- finnmccool2685ParticipantOctober 29, 2014 at 7:03 amPost count: 2
I have been dealing with GERD in conjunction with an upper-hiatal hernia for about ten years. I have tried many diets and have slowly honed in on what works. The gym is where I begin to have difficulty. If one exercises with substantial intensity, there are varying degrees of lactic kickback. This causes my performance and confidence in athletics to fluctuate constantly. I realize that some combinations of movement with GERD/hernia are worse than others, such as squats, crunches/situps, leg press ect. If anyone has suffered these conditions and found any kind of exercise routine that works, please help. I just want to stay fit without agitating my condition every day that I go to the gym.
Also- how can someone with these problems exercise and consume the necessary quantities of protein and carbs to build muscle, and/or avoid chronic fatigue?
Thank you to anyone that can provide any advice.AndreaSParticipantOctober 29, 2014 at 10:27 pmPost count: 51
Can’t help you with exercises. I am actually having similar problems, and I am also trying out various sports and techniques. However, I haven’t found any patterns. Some things work better, others not. Moreover, it’s changing too.
About necessary quantities of proteins and carbs, that’s what FTD is about, i.a.. So, if you haven’t yet, get the book. It also helped me to reduce reflux (probably as a result of reduced bloating).finnmccool2685ParticipantDecember 4, 2014 at 3:37 pmPost count: 2
When discussing levels of protein and carbs, I was referring to the quantities recommended for moderately intense weight training, which is 2/3 of your bodyweight in grams of protein per day, and plenty of complex carbs (whole wheat, brown rice ect) to increase calorie intake, which would cause reflux and/or candida growth. I am curious if anyone has found a specific routine and diet that works well with this type of condition, while allowing for weight training? So far, it seems like having GERD, Hiatal Hernia, ect. is incompatible with most weight training and anaerobic exercise.happynzParticipantNovember 20, 2015 at 11:38 pmPost count: 1Doc_JoshParticipantMarch 10, 2016 at 1:15 pmPost count: 1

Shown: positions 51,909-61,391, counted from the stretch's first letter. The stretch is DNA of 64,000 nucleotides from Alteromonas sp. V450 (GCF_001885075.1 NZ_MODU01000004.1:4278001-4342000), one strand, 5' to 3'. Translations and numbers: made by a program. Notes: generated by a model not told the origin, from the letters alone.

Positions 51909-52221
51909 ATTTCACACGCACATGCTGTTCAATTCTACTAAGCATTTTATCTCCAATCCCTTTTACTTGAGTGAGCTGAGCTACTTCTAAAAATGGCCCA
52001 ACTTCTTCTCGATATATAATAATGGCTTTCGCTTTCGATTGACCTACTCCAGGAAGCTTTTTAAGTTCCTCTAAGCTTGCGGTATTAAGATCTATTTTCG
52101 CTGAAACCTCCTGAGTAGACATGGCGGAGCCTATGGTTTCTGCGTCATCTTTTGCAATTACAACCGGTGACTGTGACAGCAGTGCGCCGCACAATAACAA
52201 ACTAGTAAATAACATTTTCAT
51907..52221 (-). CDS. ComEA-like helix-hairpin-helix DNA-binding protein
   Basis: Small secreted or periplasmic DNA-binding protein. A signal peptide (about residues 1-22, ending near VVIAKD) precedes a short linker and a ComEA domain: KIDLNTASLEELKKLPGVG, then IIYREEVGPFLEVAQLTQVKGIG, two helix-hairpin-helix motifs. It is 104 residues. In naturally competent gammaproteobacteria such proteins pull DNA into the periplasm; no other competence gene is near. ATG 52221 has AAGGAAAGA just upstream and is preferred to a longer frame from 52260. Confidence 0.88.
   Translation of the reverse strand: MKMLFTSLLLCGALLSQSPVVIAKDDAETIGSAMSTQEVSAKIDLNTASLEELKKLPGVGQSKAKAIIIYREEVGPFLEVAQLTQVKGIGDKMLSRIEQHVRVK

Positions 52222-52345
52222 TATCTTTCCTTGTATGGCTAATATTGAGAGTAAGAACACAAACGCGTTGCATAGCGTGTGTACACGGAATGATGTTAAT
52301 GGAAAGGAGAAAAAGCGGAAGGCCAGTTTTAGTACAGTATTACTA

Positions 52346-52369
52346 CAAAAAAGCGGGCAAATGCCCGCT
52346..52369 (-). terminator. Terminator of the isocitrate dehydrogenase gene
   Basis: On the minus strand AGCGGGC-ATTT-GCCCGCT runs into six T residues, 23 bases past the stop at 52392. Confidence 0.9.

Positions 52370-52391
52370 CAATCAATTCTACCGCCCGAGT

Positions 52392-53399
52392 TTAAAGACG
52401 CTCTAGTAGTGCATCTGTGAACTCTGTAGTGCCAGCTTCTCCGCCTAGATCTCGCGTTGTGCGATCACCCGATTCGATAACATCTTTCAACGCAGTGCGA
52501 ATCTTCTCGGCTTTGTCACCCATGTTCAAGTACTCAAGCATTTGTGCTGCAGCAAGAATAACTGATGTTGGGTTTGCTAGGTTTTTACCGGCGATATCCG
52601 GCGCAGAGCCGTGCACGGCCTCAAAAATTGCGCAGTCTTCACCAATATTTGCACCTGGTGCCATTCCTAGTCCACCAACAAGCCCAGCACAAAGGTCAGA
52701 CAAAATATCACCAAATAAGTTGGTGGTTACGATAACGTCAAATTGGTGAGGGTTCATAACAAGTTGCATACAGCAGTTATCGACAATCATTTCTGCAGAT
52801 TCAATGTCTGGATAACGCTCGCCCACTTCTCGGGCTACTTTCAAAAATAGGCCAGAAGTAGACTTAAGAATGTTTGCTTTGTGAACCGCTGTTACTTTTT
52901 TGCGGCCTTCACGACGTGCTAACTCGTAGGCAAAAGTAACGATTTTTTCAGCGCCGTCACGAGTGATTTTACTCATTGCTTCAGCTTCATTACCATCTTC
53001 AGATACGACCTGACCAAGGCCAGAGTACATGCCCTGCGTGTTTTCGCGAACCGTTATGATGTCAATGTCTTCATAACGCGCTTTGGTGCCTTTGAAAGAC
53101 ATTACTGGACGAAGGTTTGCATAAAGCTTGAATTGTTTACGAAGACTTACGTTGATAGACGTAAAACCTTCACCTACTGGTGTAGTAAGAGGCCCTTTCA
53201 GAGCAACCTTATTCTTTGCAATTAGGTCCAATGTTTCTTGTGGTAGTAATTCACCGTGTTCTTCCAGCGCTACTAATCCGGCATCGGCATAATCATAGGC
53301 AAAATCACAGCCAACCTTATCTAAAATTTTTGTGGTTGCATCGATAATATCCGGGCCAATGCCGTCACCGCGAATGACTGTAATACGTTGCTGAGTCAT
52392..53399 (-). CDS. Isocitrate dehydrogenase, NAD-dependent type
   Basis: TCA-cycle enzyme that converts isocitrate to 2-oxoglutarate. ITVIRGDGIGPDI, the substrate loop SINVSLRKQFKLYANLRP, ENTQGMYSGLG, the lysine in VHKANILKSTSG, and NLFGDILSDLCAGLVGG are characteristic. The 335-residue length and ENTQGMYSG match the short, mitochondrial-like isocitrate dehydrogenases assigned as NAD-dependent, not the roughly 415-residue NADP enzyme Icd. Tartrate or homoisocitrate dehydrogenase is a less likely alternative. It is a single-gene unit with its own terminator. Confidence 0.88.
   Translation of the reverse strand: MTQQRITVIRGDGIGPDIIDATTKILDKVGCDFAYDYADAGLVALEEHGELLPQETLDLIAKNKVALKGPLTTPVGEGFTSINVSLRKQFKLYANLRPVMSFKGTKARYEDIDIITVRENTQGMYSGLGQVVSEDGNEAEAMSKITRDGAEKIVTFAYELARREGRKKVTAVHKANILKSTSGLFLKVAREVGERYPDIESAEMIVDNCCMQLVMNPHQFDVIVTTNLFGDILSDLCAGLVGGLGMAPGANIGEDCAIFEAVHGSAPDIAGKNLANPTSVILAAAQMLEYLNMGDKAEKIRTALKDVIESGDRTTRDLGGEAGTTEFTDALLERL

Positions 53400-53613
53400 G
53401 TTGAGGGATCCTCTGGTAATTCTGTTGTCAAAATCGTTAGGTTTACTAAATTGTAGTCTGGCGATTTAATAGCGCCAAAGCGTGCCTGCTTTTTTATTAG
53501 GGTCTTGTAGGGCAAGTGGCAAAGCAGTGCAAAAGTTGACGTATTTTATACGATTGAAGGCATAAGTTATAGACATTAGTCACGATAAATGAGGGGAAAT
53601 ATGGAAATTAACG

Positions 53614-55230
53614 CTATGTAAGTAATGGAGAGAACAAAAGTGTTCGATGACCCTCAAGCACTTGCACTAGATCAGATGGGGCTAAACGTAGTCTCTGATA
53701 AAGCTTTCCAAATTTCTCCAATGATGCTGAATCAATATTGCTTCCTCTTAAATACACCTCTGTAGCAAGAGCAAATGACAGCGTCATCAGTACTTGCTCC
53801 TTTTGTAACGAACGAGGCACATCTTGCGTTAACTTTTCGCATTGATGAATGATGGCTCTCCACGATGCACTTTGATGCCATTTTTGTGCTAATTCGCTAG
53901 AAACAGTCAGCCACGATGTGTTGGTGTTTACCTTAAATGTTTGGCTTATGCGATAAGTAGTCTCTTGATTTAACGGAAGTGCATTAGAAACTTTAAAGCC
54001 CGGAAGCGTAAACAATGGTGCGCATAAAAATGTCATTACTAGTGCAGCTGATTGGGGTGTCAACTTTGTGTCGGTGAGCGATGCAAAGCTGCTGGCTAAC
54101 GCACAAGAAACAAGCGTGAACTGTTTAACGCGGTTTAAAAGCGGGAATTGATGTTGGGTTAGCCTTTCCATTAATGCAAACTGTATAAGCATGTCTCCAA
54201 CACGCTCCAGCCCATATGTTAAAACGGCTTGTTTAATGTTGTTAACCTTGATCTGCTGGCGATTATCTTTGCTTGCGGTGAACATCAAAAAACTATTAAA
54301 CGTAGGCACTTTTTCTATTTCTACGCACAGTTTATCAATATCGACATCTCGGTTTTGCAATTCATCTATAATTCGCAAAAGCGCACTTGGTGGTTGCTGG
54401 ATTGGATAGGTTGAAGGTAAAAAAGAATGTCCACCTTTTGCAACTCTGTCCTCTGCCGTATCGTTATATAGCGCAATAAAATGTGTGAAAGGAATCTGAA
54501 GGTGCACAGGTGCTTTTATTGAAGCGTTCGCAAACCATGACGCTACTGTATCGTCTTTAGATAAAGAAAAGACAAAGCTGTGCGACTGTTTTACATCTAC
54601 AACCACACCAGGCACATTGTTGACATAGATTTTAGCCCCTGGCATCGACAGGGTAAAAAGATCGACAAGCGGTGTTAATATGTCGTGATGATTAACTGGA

GERG, or esophageal reflux, is one of the most misdiagnosed conditions in this country. Reflux can be caused by Hyperchlorhydria, Hypochlorhydria and Achlorhydria. Hyperchlorhydria is the over production of Hydrochloric acid, by the guts parietal cells. Hypochlorhydria is the reduction in the strength of the Hydrochloric acid (HCL). Achlorhydria is the complete absence of Hydrochloric acid, in the Gut. All three of these condition can cause the following symptoms: reflux, gas, belching, bloating, nausea, abdominal pain, irregular stools, diarrhea and/or constipation, etc. It is virtually impossible, to make an accurate diagnosis, from the symptoms, because they are common to all three conditions. Unfortunately many doctors assume that a patient, with reflux, is over producing acid (hyperchlorhydria), when in fact, the opposite may be true. This incorrect assumption will most likely require that the patient be prescribed an acid reducing medication (PPI). When patients that are not producing strong enough HCL, are place on Proton Pump Inhibitors (PPIs), they will become Achlorhydric.
Both Hypochlorhydria and Achlorhydria will cause malabsorption of the necessary vitamin, minerals and micronutrient to keep the body healthy. Strong HCL is required, in the gut, for breaking down and sterilizing nutrients. Strong acid is absolutely necessary for the Peptic enzymes to break down proteins into peptones. Peptones are necessary in the formation of the amino acids. The breaking down and conversion of proteins destroys the allergens that are in many proteins. The peptic enzymes are most active in the conversion process when the strength of the HCL is at 1.0 pH. AS the strength of the acid decreases the peptic enzymes become less active in the conversion of proteins. At 5.0 pH the peptic enzymes are completely inactive in converting proteins. In addition, the pyloric sphincter, at the base of the stomach, starts to relax, when the pH of the gastric fluid is at 4.0 to 4.5 pH. When the pyloric sphincter relaxes, the contents of the stomach are prematurely dumped into the small bowel. The premature dumping, of unsterilized and unconverted nutrients, will cause allergic reactions and allow bacteria and pathogens to enter the small bowel. Hypochlorhydria will allow bacteria to proliferate in the stomach, small and large bowel. When the pyloric sphincter is relaxed, caused by Hypochlorhydria, fluid from the duodenum and bowel will reflux back into the gut and esophagus (pyloric insufficiency). Hypochlorhydria can be caused by, Proton Pump Inhibitors (PPIs), antibiotics, antihistamines, sedentary life styles, diet and other medication. Before taking any type of medication for GERD, ask you doctor to give you a pH diagnostic test, to find out exactly what is causing your reflux. There is a lot more info on the web, check out digestiveblog.com, or search for pH diagnostic testing, pH capsule test, or pH gastrogram.
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